Books

The limits of medical heroism: reflections on Getting to Zero

Getting to Zero: A Doctor and a Diplomat on the Ebola Frontline

By Sinead Walsh and Oliver Johnson

Zed Books, 2018. 352 pages.

It is midnight and my five-month-old son, who has been sick with diarrhea for two days, is finally breathing evenly beside me. I should be sleeping. Instead, I am fretting, turning over  the intimate logics of medical responses to …

Books

Andrew Lakoff’s Unprepared: Global Health in a Time of Emergency

Unprepared: Global Health in a Time of Emergency

Andrew Lakoff

University of California Press, 2017. 240 pages.

 

Let us be frank: it is hard to think preparedness in the medical humanities without thinking of Andrew Lakoff. Over the ten years since the publication of his first piece on the subject (2007), Lakoff has developed, expanded and refined the critical …

Features

Messianic Medicine: Treating Disease in the Time that is Left

This article is part of the series:

In “The Time that Is Left”, Giorgio Agamben sketches the problem of messianic time. He writes that the messianic is “not the end of time, but the time of the end. (…) the time that is left between time and its ending” (Agamben 2002, 2). In the following article, I want to take his reflection on messianic time as a …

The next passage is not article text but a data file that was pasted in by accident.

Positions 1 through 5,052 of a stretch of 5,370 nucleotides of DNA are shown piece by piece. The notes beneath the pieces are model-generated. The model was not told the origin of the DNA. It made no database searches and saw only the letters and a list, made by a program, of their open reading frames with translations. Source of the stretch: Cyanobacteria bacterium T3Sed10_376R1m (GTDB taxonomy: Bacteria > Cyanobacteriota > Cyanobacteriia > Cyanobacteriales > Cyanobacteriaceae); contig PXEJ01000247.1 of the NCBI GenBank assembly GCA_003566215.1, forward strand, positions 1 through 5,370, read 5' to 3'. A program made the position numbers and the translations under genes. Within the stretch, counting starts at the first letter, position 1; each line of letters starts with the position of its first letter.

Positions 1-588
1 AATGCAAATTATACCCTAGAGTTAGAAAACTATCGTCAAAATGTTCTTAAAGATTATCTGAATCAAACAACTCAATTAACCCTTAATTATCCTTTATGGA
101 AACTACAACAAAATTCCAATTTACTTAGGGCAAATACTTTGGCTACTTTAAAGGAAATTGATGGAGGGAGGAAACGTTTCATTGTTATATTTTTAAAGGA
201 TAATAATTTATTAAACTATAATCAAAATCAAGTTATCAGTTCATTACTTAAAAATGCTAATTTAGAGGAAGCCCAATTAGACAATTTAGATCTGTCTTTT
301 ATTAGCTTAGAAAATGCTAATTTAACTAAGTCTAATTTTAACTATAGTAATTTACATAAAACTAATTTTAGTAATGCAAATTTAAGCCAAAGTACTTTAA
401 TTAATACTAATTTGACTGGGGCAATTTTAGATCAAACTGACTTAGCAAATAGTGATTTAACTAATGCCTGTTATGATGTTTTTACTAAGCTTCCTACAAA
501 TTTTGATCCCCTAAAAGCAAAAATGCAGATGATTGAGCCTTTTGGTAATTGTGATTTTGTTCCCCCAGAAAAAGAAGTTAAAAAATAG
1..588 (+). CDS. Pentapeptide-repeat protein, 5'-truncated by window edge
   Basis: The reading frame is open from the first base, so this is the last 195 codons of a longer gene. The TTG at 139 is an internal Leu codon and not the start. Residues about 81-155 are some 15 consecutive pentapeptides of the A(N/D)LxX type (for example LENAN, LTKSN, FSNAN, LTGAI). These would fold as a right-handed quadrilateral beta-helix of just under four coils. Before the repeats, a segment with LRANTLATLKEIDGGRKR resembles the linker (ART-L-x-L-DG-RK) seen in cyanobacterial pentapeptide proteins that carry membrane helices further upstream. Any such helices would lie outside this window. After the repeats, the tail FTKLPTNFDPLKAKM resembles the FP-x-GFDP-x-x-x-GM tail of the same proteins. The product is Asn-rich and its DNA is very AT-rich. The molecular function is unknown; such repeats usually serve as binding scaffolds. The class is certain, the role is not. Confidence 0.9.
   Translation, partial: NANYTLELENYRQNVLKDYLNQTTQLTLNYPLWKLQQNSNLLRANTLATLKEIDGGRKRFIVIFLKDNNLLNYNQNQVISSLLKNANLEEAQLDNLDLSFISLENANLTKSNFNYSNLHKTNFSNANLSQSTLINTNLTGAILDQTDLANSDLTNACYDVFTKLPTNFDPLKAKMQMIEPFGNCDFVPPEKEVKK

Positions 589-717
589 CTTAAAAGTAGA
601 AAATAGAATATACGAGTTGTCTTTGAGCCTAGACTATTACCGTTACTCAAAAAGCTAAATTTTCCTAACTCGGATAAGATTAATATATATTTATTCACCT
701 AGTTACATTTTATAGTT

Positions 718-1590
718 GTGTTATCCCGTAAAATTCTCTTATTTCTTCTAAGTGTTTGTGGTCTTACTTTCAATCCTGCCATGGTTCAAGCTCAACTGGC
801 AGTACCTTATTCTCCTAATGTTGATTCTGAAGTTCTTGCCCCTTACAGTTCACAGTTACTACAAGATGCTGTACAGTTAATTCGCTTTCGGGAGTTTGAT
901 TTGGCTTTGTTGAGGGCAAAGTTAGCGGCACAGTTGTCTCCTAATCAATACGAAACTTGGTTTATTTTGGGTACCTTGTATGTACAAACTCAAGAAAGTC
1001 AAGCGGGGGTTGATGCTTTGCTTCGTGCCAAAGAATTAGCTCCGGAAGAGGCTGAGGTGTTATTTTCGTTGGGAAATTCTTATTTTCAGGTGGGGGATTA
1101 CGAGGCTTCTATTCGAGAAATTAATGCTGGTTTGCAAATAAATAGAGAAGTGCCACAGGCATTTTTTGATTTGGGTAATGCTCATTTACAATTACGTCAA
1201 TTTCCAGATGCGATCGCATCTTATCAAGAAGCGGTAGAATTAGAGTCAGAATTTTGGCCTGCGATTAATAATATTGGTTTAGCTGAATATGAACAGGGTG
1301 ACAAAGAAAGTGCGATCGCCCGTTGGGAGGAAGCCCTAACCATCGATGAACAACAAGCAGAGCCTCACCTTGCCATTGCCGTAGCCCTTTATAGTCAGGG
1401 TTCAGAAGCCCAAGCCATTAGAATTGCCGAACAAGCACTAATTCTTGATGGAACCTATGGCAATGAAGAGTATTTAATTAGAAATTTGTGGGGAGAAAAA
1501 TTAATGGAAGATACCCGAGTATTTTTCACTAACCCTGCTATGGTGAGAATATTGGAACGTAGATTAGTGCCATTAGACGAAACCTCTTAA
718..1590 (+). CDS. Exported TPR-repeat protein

Features

Untimely Ends and the Pandemic Imaginary

This article is part of the series:

It was one of those typical late spring afternoons in Beijing, when the desert sand blowing from the North begins to give way to an electric atmosphere more pregnant with thunder than rain. Seated on a covered leather-armchair, I tried to concentrate my attention away from the rasp of the polyethene sheet under me and repeat the question: So what …

Features

Never Ending Stories: Narrating Frozen Evidence of Infectious Epidemics Past

This article is part of the series:

Early Elegy: Smallpox
by Claudia Emerson

  • The world has certified itself rid of
  • all but the argument: to eradicate or not
  • the small stock of variola frozen,
  • quarantined—a dormancy it has
  • refused, just once, for a woman behind a sterile
  • lens, her glass slide a clearest, most
  • becoming pane. How could it resist slipping
  • away with her, that discrete first